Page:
German’s Hill

Sydney Morning Herald, Wednesday 2 February 1916, p. 12.

GERMANS’ HILL.

ORANGE, Tuesday.

In deference to the requests of the residents of the locality, Germans’ Hill, so called from the small colony of Germans and German-born there, is henceforth to be called Lidster, in¬†¬†commemoration of Trooper Cecil Lidster, a member of a pioneer family, who was killed on April 25 at the landing at Anzac.

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The Making of 40,000 Horsemen

The scenes made in Orange were those of the final charge on Beersheba, the climax of the whole film. The first scenes filmed were at Cronulla/Kurnell, in 1938. When Sydney’s sesquicentenary celebrations were in progress, and the Light Horse parading, my father gained permission of the Army to use the Light Horseman for scenes on the sandhills at Kurnell, depicting their long desert marches on the way across the Sinai, and their approach to Beersheba.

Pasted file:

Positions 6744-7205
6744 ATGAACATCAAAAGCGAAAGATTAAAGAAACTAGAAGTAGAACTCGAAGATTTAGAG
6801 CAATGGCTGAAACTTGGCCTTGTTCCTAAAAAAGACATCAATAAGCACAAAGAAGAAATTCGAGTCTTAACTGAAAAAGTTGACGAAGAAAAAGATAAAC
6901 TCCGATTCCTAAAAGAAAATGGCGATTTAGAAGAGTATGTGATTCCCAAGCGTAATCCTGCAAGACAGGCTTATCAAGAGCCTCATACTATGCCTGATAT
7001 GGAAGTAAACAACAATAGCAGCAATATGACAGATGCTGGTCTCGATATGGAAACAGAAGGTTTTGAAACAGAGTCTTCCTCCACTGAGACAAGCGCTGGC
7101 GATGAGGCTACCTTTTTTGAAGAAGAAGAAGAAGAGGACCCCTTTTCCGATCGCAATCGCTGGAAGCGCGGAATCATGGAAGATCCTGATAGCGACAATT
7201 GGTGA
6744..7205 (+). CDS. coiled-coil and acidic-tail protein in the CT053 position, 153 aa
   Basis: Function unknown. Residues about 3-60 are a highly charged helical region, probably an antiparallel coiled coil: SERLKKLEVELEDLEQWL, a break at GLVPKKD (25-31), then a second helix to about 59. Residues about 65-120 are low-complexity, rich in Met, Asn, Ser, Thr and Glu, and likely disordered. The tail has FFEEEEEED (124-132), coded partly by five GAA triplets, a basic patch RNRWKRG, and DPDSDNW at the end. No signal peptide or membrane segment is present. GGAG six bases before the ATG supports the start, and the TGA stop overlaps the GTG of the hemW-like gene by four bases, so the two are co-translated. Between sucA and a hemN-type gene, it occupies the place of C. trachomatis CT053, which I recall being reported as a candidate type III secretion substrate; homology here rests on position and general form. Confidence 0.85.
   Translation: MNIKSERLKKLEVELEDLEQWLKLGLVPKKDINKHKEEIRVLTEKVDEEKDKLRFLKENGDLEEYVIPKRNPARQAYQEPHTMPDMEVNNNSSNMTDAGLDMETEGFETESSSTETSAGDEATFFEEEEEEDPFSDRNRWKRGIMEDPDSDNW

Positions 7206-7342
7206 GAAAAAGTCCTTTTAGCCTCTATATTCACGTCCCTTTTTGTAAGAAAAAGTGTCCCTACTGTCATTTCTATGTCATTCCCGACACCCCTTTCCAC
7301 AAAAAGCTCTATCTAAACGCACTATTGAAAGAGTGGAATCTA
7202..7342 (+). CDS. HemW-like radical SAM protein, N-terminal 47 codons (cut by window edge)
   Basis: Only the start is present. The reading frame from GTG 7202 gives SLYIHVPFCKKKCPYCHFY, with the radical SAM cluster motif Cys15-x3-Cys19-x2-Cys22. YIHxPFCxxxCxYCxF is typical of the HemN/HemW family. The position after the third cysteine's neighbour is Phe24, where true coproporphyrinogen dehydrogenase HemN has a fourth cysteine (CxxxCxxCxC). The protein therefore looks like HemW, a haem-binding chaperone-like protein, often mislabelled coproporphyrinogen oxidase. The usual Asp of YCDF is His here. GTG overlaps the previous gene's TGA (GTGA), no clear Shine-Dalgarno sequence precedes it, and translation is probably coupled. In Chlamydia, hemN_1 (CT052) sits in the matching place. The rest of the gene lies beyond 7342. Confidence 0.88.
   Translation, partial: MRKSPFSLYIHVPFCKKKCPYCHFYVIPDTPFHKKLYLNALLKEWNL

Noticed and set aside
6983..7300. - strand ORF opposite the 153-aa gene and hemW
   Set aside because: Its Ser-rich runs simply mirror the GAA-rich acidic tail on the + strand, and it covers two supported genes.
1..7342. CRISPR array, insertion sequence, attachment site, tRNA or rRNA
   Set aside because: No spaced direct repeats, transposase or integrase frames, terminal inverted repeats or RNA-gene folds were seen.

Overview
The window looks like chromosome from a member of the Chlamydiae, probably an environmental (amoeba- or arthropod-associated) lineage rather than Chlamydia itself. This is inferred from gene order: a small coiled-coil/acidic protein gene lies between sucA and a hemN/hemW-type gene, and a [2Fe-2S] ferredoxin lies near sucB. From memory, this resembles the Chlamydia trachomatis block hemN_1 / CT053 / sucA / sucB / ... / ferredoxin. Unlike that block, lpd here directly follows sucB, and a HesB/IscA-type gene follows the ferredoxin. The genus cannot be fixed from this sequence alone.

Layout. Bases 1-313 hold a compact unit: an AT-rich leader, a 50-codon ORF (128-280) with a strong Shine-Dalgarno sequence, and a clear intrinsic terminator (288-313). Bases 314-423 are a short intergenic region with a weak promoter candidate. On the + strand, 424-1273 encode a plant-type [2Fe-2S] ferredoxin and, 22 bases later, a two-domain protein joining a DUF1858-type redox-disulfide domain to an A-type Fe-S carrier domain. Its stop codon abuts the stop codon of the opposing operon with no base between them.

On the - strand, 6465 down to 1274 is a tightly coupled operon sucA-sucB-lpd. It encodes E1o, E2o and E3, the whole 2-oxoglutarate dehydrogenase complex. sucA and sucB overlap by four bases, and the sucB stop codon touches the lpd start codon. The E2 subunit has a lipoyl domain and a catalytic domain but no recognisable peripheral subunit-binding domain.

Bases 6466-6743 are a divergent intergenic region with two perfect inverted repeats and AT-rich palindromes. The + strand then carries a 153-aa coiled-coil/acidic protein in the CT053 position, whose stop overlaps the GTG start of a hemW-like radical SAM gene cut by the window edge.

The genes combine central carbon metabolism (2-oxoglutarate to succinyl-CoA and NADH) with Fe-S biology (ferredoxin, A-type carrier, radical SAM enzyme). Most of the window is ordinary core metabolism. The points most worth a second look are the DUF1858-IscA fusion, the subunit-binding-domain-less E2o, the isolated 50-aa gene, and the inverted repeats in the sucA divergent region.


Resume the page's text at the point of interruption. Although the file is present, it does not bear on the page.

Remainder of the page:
He used these scenes as a ‘shop window’ to gain finance for the making of the film. Finance and final scripting, as well as construction of studio sets, casting, etc. took about a year and a half, so the main part of the production was not begun until May, 1940. Chauvel did his research well, gaining advice from his uncle, the General. He knew that the final part of the charge on Beersheba took place over flattish, hard ground, as the men had left the sands of Sinai behind. For that reason, he chose a venue near Orange.

Alf Reid (This is the late Alf Read of Spring Hill) told me that there had been Light Horse encampments at Orange in 1939, so I am assuming that the charge scenes were made in that year, while all the studio preparations were in hand.

Although it was basically only one scene, it was the most memorable scene of the whole film, and integral to the story.

* Susanne Chauvel Carlsson

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